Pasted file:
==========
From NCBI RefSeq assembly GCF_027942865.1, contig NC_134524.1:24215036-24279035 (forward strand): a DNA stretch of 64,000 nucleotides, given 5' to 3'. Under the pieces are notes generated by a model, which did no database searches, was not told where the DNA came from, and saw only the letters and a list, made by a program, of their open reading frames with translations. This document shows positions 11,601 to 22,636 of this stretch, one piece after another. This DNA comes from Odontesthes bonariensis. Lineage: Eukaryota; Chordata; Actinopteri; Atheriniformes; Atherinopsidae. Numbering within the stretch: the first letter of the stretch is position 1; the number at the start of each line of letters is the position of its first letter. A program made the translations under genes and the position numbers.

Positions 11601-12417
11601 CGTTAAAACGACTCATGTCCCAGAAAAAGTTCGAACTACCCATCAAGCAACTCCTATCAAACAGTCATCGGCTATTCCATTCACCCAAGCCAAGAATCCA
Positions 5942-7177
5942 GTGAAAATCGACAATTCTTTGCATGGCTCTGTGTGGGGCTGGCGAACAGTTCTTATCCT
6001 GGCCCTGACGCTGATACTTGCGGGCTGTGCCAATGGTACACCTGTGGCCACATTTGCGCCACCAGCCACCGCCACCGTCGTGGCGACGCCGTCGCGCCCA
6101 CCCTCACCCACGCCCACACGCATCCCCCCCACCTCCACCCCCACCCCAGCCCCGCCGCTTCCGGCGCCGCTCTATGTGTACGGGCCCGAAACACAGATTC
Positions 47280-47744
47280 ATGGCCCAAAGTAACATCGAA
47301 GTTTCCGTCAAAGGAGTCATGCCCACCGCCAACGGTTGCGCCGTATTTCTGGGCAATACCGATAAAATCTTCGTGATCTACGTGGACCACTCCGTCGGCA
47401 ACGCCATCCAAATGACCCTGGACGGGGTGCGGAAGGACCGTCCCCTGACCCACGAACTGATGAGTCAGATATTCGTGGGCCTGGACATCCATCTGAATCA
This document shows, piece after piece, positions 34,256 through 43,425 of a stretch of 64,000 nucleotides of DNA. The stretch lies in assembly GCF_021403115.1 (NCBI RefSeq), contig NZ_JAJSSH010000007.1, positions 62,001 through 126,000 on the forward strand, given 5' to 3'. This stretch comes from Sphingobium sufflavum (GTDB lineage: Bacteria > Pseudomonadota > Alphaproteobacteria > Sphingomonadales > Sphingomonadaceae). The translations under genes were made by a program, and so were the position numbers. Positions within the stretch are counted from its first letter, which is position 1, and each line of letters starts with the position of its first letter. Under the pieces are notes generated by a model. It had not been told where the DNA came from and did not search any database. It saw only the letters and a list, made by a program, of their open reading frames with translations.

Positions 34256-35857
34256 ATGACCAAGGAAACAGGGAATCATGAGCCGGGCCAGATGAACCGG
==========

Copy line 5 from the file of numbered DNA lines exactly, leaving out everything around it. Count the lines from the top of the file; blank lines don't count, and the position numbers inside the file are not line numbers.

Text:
5942 GTGAAAATCGACAATTCTTTGCATGGCTCTGTGTGGGGCTGGCGAACAGTTCTTATCCT